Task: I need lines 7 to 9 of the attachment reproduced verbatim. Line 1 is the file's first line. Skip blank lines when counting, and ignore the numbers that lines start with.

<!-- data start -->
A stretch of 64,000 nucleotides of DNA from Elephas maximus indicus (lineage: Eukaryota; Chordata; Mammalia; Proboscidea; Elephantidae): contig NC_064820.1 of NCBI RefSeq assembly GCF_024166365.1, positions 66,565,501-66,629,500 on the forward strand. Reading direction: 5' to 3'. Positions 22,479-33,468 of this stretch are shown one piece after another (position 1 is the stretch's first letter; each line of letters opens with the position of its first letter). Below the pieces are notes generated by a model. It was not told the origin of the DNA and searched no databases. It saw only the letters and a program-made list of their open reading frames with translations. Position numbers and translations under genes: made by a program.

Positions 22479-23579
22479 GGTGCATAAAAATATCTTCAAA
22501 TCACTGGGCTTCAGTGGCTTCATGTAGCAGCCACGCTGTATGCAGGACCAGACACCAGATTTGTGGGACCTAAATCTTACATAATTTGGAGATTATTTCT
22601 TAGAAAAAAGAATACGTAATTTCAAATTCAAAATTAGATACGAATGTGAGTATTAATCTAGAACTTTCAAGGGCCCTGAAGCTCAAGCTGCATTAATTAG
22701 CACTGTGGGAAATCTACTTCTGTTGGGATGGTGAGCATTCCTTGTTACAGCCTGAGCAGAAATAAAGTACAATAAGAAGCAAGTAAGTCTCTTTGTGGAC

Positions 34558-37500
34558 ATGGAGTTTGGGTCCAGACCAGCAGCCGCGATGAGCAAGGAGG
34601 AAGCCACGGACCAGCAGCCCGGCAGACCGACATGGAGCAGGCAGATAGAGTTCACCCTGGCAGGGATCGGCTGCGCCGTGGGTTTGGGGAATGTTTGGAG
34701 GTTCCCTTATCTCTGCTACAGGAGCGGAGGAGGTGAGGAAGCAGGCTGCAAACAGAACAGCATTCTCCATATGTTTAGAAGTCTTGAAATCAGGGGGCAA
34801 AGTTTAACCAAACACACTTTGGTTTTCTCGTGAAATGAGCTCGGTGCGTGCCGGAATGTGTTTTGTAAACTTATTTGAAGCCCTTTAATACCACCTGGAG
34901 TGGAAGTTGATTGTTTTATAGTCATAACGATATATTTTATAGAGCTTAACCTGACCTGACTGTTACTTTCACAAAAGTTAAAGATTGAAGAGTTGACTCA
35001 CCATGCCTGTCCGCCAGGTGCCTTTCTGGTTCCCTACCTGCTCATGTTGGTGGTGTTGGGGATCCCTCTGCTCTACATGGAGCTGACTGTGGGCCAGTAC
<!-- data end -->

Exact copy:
Positions 34558-37500
34558 ATGGAGTTTGGGTCCAGACCAGCAGCCGCGATGAGCAAGGAGG
34601 AAGCCACGGACCAGCAGCCCGGCAGACCGACATGGAGCAGGCAGATAGAGTTCACCCTGGCAGGGATCGGCTGCGCCGTGGGTTTGGGGAATGTTTGGAG